Whether they want to or not, there are a lot of issues that will be demanding attention and money from the Legislature when they convene in January. For example, there’s water.
House Speaker Joe Straus said Friday the state’s water supply will be among his priorities after years of inaction by lawmakers. In the previous session, the House balked at two bills intended to create the first permanent funding source for a new round of reservoirs, pipelines and other projects to avoid grave shortages in 2060.
The plan would cost an estimated $53 billion, which proved too much for a spending-averse Legislature two years ago.
“That’s always where the conversation breaks down,” Straus, a San Antonio Republican, said of the price tag. “With water, the numbers can be so daunting that it is tempting to throw up your hands.
“We need to begin making some progress. I don’t expect to complete it in one year, but we do need to take the first step.”
In the 2011 session, state Rep. Allan Ritter, a Nederland Republican, proposed a tap fee that water users would pay each month for the next 15 years. He also sought the transfer of $500 million from the System Benefit Fund, which was created to help low-income people pay utility bills.
The two bills, which supporters said would have generated $27 billion for the plan, died in a House committee.
Straus did not say how he would help fund the plan, but suggested all options would be on the table.
“I do not want to see a newspaper headline saying a company is uprooting from Texas to move to a water-rich state because we have not addressed this issue,” he said. “Without water, we cannot have a good future for this state.
“We have decisions, but we have no choice.”
The scary thing isn’t the price of this project, or that its price tag is triple what it was a decade ago but that the recent amelioration of the drought has removed any sense of urgency from the Lege to take action. The time to do something was in 2011 when the state was being slow roasted like a bag of coffee beans, but now that we’ve had some rain it’ll be easy enough for spending-averse legislators to rationalize procrastinating again. Despite Speaker Straus’ apparent determination, I will not be surprised if this gets punted.
The Texas Association of Business has thrown its support behind a $50 hike in the annual fee Texas drivers pay to register vehicles, with the money earmarked for new transportation projects. Meanwhile, some key lawmakers favor dedicating to roads the sales tax from vehicle purchases that Texans already pay.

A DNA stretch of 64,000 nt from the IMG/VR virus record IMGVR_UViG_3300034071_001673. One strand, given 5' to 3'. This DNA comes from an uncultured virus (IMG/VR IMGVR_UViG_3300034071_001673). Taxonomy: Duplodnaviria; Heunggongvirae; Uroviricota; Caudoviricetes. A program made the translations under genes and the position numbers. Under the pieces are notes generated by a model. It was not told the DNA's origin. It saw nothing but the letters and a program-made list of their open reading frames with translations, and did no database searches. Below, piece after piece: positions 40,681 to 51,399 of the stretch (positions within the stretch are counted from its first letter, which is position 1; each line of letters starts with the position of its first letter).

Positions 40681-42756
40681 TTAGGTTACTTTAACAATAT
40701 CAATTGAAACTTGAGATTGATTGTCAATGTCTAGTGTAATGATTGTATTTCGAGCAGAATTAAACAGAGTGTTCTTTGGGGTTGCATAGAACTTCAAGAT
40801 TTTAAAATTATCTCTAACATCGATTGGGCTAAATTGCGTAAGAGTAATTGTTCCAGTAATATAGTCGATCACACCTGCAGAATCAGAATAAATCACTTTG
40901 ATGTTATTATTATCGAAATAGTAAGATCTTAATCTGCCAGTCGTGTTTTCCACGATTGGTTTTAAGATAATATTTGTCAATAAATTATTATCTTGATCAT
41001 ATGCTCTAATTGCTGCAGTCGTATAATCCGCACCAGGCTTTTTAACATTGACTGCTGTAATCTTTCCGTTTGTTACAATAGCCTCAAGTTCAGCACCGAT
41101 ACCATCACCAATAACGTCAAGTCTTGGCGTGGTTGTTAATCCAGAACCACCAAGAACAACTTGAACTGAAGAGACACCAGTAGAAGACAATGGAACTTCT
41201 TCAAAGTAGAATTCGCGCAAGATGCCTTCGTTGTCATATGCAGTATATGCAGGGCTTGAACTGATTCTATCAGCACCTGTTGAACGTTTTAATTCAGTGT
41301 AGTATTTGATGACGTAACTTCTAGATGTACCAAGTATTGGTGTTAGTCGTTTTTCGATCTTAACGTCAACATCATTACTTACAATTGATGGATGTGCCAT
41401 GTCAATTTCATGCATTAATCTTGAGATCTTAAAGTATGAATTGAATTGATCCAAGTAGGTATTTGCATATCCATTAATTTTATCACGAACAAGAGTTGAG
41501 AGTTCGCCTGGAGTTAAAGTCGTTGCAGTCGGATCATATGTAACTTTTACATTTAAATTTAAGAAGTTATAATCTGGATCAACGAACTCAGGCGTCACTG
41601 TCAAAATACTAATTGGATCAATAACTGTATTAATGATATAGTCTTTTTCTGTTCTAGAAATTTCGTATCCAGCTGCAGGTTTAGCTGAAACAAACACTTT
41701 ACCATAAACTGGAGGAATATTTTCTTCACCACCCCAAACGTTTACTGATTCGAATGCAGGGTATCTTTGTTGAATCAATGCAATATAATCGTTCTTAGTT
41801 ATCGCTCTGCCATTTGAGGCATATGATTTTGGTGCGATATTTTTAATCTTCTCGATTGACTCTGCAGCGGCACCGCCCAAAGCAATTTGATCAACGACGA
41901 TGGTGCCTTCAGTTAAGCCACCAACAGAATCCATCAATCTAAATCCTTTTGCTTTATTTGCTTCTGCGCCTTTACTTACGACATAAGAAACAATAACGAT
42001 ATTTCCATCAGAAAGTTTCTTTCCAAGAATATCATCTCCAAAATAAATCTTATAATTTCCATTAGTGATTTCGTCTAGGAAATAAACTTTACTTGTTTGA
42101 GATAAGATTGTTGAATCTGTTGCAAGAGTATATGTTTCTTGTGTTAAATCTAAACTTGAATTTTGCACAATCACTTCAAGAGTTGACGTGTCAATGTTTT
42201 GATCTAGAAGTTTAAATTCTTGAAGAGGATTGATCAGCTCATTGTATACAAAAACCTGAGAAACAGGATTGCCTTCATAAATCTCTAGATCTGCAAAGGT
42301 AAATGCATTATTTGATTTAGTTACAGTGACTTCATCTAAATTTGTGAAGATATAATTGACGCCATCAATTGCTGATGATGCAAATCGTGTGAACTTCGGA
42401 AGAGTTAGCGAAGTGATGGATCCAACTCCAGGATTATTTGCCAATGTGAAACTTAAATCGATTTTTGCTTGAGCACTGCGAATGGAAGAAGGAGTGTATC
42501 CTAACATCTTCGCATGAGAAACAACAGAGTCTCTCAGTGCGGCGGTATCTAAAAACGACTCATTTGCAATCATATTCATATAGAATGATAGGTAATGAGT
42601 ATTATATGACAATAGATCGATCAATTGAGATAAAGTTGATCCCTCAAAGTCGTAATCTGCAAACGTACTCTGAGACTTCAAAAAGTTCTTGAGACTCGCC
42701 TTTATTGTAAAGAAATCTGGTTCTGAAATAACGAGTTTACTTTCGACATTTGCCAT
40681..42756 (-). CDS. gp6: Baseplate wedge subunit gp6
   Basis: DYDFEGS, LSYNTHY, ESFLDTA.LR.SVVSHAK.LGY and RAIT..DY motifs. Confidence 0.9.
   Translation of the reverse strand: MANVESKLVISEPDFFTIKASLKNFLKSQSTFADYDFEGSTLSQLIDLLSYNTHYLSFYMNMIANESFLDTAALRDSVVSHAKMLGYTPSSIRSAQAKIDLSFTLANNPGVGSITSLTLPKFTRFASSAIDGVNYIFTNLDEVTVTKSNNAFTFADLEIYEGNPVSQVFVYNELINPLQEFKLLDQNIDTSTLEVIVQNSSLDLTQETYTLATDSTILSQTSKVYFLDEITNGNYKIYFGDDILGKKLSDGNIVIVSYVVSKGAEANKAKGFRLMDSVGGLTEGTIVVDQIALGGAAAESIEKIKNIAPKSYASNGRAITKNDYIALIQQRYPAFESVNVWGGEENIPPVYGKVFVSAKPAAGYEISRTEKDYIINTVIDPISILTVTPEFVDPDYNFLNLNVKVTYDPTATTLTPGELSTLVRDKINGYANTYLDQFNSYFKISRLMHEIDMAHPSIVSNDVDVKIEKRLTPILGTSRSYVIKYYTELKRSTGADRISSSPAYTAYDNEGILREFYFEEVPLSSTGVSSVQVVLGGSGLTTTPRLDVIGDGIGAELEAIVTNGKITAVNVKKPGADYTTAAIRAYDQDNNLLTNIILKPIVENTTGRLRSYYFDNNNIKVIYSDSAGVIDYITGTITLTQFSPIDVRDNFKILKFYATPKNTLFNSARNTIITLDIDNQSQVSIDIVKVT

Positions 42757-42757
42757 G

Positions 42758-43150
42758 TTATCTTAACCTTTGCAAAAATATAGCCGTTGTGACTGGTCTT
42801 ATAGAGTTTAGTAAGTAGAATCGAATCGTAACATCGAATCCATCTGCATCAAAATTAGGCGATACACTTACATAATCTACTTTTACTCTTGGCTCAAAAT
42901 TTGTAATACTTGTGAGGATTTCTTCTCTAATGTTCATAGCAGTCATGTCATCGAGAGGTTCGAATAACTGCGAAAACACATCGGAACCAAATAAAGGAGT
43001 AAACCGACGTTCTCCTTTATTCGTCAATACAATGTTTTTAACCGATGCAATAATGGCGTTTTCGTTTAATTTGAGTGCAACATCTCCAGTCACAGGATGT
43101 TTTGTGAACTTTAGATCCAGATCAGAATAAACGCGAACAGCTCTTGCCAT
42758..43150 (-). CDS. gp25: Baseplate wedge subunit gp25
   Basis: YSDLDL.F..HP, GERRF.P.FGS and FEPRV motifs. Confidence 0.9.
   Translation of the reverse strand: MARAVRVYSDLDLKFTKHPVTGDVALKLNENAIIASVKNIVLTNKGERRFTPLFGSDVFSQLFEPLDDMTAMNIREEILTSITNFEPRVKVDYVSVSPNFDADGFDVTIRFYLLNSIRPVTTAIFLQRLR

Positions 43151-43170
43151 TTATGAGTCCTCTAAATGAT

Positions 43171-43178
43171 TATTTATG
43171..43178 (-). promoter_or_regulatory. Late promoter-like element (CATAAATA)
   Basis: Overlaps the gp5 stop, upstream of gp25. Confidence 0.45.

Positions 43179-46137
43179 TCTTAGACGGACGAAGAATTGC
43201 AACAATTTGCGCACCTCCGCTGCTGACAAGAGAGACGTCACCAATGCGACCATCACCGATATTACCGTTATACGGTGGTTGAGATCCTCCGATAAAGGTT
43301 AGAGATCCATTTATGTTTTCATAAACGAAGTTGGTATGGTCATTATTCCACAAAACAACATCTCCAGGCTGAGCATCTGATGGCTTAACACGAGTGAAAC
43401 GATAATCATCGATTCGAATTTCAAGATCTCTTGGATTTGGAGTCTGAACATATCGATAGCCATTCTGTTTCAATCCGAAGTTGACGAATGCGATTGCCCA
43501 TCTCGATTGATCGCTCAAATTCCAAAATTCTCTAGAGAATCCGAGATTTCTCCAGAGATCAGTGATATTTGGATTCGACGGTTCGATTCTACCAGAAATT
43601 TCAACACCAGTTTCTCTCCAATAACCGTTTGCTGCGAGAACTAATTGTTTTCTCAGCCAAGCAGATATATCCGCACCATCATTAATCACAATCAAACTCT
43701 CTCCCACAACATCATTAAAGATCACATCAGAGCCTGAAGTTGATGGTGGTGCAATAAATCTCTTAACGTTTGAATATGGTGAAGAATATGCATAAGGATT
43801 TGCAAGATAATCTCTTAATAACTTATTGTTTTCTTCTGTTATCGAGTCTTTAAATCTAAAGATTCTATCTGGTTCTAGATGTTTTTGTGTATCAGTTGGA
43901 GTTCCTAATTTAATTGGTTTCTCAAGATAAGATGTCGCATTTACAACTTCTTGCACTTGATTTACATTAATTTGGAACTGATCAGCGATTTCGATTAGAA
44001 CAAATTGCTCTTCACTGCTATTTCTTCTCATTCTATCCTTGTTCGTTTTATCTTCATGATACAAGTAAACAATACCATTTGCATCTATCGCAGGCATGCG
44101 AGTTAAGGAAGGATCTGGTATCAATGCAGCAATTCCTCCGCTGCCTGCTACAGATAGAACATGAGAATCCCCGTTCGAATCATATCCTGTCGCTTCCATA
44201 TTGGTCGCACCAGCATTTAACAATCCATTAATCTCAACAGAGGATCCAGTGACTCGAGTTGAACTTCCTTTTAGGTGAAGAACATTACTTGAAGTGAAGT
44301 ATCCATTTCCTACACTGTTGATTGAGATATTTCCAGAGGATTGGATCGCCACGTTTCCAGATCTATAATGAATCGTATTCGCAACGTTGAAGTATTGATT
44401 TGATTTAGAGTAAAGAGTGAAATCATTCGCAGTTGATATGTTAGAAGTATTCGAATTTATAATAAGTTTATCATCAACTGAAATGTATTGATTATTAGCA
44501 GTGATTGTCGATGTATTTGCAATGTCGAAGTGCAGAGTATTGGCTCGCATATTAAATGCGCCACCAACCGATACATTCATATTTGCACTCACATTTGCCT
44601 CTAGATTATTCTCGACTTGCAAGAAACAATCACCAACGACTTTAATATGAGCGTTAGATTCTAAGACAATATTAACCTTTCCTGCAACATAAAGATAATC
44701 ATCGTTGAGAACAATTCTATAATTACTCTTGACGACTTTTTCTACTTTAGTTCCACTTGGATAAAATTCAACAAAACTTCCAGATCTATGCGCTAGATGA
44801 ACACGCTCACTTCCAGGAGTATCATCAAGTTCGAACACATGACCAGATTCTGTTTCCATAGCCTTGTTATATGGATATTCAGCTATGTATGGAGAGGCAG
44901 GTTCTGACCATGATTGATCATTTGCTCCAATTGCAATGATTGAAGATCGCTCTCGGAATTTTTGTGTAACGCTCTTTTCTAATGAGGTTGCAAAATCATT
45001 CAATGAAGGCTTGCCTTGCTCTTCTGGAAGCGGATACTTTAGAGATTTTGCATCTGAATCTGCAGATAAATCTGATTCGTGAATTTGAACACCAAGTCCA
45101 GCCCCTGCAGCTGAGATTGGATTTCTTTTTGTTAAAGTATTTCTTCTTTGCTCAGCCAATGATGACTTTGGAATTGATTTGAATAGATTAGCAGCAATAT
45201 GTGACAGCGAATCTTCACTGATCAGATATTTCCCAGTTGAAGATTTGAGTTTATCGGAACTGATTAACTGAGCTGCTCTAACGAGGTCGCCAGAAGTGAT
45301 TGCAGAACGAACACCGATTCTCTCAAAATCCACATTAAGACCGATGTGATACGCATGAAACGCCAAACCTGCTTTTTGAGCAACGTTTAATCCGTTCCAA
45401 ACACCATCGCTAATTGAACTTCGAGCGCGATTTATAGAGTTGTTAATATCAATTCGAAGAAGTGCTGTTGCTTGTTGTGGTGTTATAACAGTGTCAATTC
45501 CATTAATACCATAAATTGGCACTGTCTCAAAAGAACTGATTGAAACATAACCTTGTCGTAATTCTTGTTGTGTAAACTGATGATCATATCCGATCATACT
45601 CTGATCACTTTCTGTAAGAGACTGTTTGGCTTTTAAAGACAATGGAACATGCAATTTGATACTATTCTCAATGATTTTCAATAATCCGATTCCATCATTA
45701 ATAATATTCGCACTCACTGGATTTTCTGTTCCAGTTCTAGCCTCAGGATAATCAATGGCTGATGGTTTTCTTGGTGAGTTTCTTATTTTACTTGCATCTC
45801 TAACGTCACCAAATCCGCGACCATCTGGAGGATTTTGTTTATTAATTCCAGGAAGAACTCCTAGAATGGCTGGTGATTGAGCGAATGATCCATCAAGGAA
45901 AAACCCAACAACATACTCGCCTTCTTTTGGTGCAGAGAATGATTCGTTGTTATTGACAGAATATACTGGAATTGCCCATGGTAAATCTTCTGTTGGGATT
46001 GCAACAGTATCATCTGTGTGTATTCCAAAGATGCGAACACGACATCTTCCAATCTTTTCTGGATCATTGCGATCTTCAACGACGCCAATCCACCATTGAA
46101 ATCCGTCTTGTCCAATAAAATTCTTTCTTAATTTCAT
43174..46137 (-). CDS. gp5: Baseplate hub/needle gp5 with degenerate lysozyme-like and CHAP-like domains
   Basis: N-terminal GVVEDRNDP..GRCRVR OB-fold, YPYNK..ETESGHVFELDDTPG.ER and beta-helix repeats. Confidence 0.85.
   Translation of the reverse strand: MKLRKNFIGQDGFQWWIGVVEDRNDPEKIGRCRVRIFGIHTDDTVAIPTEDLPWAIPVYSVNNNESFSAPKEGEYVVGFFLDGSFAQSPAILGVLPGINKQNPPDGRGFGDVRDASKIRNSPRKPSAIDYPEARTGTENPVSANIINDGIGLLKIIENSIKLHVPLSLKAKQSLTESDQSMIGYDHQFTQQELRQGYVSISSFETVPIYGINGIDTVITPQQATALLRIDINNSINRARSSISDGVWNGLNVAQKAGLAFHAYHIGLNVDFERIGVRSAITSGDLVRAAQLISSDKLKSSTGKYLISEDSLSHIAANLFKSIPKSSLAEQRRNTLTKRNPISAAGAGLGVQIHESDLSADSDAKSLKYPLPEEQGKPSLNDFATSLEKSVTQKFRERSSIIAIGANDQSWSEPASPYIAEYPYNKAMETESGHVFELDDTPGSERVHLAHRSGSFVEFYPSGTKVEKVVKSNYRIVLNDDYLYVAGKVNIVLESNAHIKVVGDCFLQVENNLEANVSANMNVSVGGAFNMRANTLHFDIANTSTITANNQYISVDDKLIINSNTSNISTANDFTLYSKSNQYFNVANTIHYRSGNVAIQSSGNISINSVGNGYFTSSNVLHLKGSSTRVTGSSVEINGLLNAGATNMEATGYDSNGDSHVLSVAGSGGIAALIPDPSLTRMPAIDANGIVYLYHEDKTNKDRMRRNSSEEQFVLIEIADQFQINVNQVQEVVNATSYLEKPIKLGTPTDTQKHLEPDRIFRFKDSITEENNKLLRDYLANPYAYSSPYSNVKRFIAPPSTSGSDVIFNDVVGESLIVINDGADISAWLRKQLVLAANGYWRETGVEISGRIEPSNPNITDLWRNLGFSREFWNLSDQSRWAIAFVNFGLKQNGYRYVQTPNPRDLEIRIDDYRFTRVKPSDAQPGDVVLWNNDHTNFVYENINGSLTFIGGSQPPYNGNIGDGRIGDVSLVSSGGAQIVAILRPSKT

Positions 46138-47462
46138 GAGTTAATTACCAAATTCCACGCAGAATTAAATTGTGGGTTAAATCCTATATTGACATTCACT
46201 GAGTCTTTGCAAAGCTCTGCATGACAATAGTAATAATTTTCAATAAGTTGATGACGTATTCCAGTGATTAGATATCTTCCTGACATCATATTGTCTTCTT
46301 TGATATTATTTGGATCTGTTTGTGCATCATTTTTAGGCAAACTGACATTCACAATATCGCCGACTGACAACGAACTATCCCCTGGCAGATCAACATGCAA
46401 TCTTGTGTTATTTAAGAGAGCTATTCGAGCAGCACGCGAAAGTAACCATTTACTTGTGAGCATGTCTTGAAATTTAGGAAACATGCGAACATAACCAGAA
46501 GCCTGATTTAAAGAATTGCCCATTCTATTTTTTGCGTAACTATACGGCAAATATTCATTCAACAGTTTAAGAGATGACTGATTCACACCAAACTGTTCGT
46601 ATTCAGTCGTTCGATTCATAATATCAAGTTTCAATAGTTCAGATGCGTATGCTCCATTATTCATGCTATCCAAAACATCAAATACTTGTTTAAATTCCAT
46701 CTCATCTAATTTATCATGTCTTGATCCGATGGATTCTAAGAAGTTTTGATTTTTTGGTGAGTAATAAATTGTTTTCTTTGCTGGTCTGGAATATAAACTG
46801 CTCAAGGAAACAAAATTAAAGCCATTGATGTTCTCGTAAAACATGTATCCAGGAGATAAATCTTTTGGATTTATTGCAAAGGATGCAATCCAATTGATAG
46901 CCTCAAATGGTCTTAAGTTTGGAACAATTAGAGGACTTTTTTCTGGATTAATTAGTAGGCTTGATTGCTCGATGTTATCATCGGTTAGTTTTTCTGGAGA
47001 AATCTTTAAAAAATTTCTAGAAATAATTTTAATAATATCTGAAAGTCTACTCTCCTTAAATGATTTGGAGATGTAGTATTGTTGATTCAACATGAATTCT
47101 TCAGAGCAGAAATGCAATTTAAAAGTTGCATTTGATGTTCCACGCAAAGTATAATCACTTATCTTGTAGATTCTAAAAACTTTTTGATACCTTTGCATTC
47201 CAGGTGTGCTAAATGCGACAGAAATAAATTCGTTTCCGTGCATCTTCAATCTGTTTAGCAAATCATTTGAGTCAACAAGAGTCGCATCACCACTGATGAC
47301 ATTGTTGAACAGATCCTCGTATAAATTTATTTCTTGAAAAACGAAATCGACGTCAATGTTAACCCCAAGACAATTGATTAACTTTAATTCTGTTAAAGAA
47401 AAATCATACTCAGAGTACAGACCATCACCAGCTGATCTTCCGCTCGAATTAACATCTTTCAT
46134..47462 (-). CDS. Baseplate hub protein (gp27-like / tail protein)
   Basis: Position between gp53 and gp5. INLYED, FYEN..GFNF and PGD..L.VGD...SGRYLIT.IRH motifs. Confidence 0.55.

As the 2013 legislative session approaches, transportation advocates have been trying to draw more attention to severe shortages in road funding, stressing that delaying road work around the state will lead to more congested roads and more expensive fixes later on.
“The cost of doing nothing is very expensive,” said state Sen. Robert Nichols, R-Jacksonville, who was appointed chairman of the Senate Transportation Committee earlier this month.
“Clearly this is a difficult task, but the business community in Texas feels like it’s spending an awful lot of time waiting in traffic,” Hammond said. “This would be new money coming in for maybe $15-16 billion of bonds for road construction.”
Rather than raising a current fee, Nichols wants to take a tax that many Texans already pay and dedicate the revenue to roads. He is calling for a constitutional amendment to dedicate the sales tax on new and used vehicle purchases to expanding and maintaining the state highway system and to paying off transportation-related debt. The money currently goes into the state’s catch-all general revenue fund.
The change could be phased in slowly over 10 years so as not to “wreck the budget,” Nichols said. Though the amount of revenue raised for roads would be small at first, knowing that the revenue stream would grow would allow the Texas Department of Transportation to move quickly on perhaps $10 billion worth of new projects, he said.
Nichols predicted that the public would back such a measure because it makes intuitive sense.
As long as you overlook the fact that it won’t bring any new revenue into the system, thus meaning that other parts of the budget would be sacrificed for roads, then sure, it makes sense. It’s just undoing what’s been done before, with funding for things like DPS coming out of the gasoline tax. Raising the gas tax and indexing it to the inflation rate for construction is still the best option, but the increased registration fee at least has the merit of being new revenue and having some support behind it to begin with.
All that’s without even getting into Medicaid, which remember was underfunded by five billion dollars last biennium, or public education, for which an array of freshman Republicans are claiming they support despite the $5 billion they cut from it. (State Rep. Mike Villarreal passed along this handy chart of how much those cuts affected each ISD in Texas.) Whether we expand Medicaid or not, we will be spending more money on it because we have such a large number of poor, otherwise-uninsured residents. I have no idea how the next Legislature is going to deal with these issues – burying their heads in the sand and denying the existence of the problem is always the strong favorite, with obfuscating the issue a close runner-up – but like it or not, they’re there to be dealt with.